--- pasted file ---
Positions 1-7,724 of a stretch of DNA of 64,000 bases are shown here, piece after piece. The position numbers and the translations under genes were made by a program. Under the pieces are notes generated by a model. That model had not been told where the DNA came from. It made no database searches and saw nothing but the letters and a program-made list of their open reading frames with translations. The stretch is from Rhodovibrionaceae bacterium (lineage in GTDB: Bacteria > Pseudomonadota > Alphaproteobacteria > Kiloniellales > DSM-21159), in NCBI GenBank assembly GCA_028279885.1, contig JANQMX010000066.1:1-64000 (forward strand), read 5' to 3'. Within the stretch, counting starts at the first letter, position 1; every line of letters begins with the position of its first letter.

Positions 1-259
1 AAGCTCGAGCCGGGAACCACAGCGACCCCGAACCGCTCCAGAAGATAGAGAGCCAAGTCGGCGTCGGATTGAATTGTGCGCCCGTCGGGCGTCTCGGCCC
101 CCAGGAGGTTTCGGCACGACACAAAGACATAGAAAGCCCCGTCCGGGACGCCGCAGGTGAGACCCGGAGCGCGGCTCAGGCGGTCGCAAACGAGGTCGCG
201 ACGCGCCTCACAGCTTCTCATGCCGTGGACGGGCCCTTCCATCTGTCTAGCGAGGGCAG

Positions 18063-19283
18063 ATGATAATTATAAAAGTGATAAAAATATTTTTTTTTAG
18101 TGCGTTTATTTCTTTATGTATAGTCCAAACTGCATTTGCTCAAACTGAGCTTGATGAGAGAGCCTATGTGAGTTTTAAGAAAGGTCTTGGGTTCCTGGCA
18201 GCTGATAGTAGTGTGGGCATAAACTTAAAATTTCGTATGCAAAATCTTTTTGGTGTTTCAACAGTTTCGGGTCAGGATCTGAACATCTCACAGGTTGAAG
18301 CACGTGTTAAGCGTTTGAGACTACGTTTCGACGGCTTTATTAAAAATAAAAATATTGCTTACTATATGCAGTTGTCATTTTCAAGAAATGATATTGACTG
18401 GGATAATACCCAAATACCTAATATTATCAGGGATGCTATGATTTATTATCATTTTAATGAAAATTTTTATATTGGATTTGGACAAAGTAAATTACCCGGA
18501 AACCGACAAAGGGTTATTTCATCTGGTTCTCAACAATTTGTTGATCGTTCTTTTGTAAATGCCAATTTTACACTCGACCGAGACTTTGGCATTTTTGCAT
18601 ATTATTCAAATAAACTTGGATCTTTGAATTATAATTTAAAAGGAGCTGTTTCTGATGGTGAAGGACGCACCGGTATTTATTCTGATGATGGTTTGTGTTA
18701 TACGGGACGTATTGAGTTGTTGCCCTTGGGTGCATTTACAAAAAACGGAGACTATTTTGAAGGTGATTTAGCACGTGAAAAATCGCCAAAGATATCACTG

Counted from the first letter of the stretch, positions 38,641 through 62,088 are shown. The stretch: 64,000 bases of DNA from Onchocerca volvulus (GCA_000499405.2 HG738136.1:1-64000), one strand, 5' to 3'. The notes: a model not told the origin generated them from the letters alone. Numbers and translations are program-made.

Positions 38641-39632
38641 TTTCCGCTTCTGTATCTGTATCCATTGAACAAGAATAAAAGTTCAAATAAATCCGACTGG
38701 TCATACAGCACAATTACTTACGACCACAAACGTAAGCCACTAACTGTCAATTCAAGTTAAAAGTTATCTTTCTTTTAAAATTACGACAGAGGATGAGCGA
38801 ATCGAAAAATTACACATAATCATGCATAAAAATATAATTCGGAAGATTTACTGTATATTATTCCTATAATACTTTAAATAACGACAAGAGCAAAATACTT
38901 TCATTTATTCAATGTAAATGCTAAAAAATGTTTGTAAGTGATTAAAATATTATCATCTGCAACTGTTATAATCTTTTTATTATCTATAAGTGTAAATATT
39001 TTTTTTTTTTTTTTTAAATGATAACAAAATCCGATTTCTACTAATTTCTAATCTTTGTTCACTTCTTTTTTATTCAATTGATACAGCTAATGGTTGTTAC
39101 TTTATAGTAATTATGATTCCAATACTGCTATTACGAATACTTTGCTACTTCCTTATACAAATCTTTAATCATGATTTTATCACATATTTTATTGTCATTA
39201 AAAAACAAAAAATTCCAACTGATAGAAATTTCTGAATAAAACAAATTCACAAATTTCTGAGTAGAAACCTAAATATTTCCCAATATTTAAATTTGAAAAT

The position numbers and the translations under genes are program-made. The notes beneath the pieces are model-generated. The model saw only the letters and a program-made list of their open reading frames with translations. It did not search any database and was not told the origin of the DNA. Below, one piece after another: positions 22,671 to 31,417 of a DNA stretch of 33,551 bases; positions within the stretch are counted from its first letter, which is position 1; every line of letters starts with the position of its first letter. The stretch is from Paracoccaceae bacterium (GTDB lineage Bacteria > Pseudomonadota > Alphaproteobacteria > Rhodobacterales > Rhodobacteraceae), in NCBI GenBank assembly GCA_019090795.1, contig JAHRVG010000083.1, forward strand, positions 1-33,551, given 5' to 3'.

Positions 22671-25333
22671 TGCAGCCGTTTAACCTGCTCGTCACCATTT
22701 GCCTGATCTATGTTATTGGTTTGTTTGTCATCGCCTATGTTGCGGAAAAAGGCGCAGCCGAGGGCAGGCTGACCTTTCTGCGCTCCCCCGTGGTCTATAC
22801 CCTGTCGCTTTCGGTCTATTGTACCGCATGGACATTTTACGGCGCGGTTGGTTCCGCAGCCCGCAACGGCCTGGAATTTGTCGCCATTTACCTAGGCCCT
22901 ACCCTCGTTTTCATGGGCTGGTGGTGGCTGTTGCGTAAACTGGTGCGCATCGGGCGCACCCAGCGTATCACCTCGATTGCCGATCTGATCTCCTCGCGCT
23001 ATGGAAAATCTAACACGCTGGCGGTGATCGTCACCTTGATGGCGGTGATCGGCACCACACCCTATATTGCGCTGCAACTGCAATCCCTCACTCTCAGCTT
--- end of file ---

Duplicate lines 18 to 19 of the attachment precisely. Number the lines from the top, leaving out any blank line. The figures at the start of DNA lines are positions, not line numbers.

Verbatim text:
38701 TCATACAGCACAATTACTTACGACCACAAACGTAAGCCACTAACTGTCAATTCAAGTTAAAAGTTATCTTTCTTTTAAAATTACGACAGAGGATGAGCGA
38801 ATCGAAAAATTACACATAATCATGCATAAAAATATAATTCGGAAGATTTACTGTATATTATTCCTATAATACTTTAAATAACGACAAGAGCAAAATACTT